Integration with Traditional Marketing Efforts
Both Scott Monty and Brian Clark echoed this sentiment. Scott was speaking more directly to what Ford would do in 2012, where Brian focused more on integration from a Transmedia perspective. Personally, I really loved Brian’s comment and vision for 2012 though I think it was a little ahead of its time as businesses and their ad agencies still don’t seem to really grasp the breadcrumb strategy required to execute Transmedia properly.
Matt Ridings spun the integration predication internally focusing on how companies would finally begin to integrate social across all business silos. Interestingly, Matt and another interviewee Amber Naslund teamed up in 2012 to launch SideraWorks, which focuses on helping companies do just that!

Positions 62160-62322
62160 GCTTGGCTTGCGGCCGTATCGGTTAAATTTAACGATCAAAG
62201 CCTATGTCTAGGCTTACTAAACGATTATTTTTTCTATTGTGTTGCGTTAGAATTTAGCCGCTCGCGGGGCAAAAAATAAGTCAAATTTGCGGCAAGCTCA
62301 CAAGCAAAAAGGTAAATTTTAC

And Sean McGinnis felt that 2012 would be the year that companies focused on integrating social + search, primarily driven by Google+, which interesting, was absolutely the case during the latter half of 2012.
Offline is the New Online
Both Tom Webster and David Murray felt that we’d see more emphasis on crossing over from online to offline worlds. Tom from a research perspective and David from an engagement perspective. In David’s opinion, 2012 would be the year folks would come out from behind the keyboard and reconnect face-to-face to build networks and community.
2012 Is The Year of Mobile